The United States sends 1000 soldiers to the Middle East after oil tanker attacks
Two oil tankers near the Hormuz Strait were damaged by suspects on Thursday, an attack that left an ablaze and adrift when sailors were evacuated from both vessels, and the US Navy rushed to help. (June 13)
WASHINGTON – The Ministry of Defense announced Monday night that 1,000 US troops are being sent to the Middle East in response to last week's attacks on oil tankers in the Gulf of Oman, the US is attacking, Iran said.
"The recent Iranian attacks affirm the reliable and credible intelligence we have received on hostile behavior of Iranian forces and their proxy groups threatening US personnel and interests throughout the region," said acting defense minister Patrick Shanahan in a statement .
The troops were authorized "for defensive use to face air, naval and terrestrial threats in the Middle East," Shanahan also said.
& # 39; Iran did it & # 39;: ] Trump addresses tank attacks, points to US military video on mine removal
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Last week, the Trump administration accused Tehran of being responsible for an explosion that set two oil tankers on fire from Ireland's coast.
"Iran did," said Trump on Friday during an interview on Fox News. "They were the ones who did it." He also called Iran, "a terror terrain".
State Secretary Mike Pompeo says the US believes Iran is responsible for attacks that damage two oil tankers near the Persians Gulf on Thursday. Pompeo said the attacks are part of a "campaign" of Iran's escalating tension. (June 13)
In addition, the Pentagon released the video last week that officials said that Iran's revolutionary guard removed an unexploded limpet mine from one of the oil tankers targeting the Hormuz Sound.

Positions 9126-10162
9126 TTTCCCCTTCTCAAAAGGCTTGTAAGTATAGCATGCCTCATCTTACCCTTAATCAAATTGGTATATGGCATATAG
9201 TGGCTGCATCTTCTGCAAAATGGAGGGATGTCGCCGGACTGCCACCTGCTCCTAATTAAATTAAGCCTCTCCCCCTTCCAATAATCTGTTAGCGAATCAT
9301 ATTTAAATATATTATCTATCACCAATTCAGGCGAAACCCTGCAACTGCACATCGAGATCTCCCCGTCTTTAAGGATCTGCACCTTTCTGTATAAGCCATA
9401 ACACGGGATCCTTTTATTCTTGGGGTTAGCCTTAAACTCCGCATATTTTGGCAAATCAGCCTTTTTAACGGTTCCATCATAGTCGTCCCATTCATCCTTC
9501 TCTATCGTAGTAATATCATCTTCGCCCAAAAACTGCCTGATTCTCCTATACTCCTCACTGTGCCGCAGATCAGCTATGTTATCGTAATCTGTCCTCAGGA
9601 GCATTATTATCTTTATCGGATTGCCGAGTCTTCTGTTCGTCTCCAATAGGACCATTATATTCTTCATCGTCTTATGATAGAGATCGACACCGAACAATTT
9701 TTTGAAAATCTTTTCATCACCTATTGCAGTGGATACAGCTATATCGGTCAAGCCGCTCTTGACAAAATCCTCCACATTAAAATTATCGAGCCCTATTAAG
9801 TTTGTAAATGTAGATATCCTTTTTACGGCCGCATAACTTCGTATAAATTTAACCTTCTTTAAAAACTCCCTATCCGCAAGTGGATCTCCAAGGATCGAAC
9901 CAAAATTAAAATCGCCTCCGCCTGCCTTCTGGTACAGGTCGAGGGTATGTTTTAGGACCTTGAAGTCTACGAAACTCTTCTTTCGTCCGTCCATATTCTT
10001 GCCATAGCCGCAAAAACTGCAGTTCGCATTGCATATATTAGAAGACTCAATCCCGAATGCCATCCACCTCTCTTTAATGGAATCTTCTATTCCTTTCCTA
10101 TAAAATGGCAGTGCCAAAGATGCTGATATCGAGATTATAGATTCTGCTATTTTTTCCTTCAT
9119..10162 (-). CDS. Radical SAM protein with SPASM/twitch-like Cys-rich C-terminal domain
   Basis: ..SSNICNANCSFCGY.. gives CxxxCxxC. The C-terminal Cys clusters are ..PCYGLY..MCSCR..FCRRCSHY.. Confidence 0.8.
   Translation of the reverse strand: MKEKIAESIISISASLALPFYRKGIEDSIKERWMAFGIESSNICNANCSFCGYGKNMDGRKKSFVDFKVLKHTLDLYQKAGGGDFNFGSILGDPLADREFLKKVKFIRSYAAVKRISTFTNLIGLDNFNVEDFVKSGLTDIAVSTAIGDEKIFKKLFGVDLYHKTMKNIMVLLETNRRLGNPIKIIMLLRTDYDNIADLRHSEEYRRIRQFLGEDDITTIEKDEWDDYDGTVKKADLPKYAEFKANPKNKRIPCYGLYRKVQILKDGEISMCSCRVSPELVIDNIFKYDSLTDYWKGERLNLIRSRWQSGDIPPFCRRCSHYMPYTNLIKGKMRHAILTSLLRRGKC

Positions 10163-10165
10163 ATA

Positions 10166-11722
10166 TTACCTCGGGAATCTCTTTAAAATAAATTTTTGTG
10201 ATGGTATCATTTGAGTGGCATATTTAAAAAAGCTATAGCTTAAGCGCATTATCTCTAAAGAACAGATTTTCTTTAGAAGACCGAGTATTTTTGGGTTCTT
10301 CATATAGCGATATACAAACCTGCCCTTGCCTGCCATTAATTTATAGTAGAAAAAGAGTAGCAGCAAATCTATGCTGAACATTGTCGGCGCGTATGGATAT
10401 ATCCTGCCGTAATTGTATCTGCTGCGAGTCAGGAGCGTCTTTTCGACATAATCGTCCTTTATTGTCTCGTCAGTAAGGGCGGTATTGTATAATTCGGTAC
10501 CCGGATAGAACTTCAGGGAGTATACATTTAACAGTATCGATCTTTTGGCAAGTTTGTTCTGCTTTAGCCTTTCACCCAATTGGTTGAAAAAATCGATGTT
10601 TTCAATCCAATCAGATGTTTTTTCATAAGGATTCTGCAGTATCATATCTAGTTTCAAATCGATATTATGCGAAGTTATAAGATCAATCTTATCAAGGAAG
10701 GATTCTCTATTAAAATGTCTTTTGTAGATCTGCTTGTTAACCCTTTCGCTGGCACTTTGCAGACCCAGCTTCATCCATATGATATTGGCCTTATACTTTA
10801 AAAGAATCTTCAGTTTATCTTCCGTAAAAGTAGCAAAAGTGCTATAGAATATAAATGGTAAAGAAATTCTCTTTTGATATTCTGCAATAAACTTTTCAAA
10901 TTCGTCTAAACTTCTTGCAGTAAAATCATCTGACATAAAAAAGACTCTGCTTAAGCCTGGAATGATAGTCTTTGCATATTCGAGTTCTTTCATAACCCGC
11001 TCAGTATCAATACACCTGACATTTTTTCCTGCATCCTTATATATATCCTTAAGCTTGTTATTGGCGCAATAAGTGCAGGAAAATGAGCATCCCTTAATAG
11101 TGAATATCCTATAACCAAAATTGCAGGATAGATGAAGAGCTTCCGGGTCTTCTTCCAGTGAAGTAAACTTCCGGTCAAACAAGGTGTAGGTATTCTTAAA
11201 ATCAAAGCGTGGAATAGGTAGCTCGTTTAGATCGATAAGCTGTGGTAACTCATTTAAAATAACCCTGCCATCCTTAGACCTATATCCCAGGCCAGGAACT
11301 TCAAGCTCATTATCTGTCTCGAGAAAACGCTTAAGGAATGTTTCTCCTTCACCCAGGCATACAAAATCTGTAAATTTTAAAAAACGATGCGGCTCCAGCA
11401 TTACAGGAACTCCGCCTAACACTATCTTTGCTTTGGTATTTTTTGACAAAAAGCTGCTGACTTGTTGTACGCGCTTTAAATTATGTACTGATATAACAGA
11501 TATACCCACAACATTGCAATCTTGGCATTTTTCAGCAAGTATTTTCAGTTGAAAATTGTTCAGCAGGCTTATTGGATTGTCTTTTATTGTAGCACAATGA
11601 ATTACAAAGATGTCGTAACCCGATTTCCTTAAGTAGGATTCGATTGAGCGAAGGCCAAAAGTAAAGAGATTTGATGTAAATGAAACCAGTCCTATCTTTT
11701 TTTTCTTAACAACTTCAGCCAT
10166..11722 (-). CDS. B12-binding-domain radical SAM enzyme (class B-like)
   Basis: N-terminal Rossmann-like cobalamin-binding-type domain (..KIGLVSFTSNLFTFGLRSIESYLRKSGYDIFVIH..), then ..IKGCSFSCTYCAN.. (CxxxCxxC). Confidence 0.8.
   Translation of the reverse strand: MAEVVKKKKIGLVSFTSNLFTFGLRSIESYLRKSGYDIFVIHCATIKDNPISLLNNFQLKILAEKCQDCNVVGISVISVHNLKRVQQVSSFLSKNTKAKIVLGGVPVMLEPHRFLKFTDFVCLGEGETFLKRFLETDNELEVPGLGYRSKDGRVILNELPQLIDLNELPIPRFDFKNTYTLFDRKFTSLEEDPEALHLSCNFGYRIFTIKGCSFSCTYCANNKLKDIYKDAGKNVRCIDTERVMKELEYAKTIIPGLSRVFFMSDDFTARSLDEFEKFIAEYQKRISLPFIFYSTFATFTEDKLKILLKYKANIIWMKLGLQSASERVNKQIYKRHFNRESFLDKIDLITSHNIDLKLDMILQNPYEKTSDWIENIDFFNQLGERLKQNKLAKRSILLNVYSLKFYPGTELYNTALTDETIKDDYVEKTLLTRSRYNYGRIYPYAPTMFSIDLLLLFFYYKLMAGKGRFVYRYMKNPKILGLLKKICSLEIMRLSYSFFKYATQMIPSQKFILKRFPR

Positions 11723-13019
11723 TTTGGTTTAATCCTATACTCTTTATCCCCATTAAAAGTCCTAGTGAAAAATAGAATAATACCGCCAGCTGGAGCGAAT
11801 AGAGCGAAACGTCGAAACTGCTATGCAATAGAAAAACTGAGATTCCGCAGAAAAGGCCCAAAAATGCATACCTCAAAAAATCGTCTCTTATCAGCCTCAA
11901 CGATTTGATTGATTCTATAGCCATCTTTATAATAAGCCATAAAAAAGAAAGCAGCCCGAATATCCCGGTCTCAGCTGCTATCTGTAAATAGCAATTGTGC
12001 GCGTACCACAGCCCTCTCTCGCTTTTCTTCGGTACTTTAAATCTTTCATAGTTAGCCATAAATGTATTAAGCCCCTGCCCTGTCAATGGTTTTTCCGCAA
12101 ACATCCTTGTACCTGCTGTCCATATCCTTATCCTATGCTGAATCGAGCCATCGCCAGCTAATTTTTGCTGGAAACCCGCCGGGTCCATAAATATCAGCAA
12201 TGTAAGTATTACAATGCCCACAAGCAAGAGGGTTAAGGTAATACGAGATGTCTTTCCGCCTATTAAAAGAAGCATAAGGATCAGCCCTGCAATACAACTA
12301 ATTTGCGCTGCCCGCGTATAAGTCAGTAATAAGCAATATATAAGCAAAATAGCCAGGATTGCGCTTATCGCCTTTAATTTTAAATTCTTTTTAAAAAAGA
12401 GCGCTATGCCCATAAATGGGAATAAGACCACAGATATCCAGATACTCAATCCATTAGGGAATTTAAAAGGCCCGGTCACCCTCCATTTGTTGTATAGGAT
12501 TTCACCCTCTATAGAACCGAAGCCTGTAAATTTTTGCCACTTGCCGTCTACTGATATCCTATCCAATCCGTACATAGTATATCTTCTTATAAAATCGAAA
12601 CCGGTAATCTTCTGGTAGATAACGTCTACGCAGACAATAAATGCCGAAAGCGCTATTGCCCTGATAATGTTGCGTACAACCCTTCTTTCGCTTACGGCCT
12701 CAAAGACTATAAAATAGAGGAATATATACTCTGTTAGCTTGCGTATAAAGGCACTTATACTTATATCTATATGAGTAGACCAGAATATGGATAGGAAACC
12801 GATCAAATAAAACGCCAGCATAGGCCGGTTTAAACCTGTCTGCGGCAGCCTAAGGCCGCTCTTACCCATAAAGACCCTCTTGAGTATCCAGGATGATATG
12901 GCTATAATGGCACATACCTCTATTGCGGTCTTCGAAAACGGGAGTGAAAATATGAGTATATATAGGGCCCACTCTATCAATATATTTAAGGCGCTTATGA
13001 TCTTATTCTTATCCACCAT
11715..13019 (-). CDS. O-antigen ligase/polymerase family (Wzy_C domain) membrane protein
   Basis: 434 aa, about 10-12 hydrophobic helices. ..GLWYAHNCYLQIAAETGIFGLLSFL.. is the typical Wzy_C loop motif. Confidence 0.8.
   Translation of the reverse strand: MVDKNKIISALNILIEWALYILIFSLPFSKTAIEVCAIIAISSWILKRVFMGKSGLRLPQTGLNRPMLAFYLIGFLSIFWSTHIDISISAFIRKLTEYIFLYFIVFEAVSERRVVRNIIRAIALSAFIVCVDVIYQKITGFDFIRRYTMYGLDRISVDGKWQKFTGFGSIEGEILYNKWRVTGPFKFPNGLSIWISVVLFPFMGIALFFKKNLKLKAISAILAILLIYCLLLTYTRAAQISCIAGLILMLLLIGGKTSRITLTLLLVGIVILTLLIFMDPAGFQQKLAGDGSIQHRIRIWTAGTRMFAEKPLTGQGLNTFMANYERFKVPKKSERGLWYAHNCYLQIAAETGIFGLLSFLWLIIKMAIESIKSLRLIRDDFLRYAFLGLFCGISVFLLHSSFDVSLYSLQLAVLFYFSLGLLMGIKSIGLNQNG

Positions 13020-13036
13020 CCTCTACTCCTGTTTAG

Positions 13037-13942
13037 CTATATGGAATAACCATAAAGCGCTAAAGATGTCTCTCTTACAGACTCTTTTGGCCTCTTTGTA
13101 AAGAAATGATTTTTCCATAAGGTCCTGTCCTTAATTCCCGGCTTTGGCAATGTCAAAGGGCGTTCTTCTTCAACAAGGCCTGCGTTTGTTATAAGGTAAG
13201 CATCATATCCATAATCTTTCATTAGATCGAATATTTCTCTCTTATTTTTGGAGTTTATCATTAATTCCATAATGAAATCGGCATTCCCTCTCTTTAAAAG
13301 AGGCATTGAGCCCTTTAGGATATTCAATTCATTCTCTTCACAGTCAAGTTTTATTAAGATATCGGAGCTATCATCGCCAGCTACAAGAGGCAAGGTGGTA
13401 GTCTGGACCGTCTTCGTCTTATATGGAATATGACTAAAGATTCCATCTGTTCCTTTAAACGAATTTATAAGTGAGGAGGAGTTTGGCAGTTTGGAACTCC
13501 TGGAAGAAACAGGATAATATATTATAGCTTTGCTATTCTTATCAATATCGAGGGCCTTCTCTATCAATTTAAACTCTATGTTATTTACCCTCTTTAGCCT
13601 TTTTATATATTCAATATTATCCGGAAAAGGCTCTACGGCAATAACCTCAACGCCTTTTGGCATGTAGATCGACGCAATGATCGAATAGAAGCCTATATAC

Iran has refused to be involved, and instead has accused the United States of bringing an "iranophobic campaign" against it.
Shanahan said in his statement that the request for more troops came from the US Central Command and added that he also consulted with the White House and received advice from the President of the Joint Staff, Joseph Dunford.
US relations with Iran have been strained after Trump has withdrawn from the 2015 nuclear power agreement in Iran and reintroduced sanctions against the country. The United States has repeatedly claimed that Iran is threatening US forces and facilities in the Middle East.
In his statement, Shanahan claimed that "the United States does not seek conflict with Iran."
"Today's action is taken to ensure the security and welfare of our military people working throughout the region and protecting our national interests," he said. "We will continue to monitor the situation carefully and make adjustments to force levels as needed, provide intelligence reporting, and trustworthy threats."
Contributing: John Bacon, USA TODAY and Associated Press
In response to attacks on oil tankers near the strategic Hormuz stream, acting defense minister Patrick Shanahan said Iran is not just an American problem. He said the United States' goal is to "build international consensus on this international problem." (June 14)
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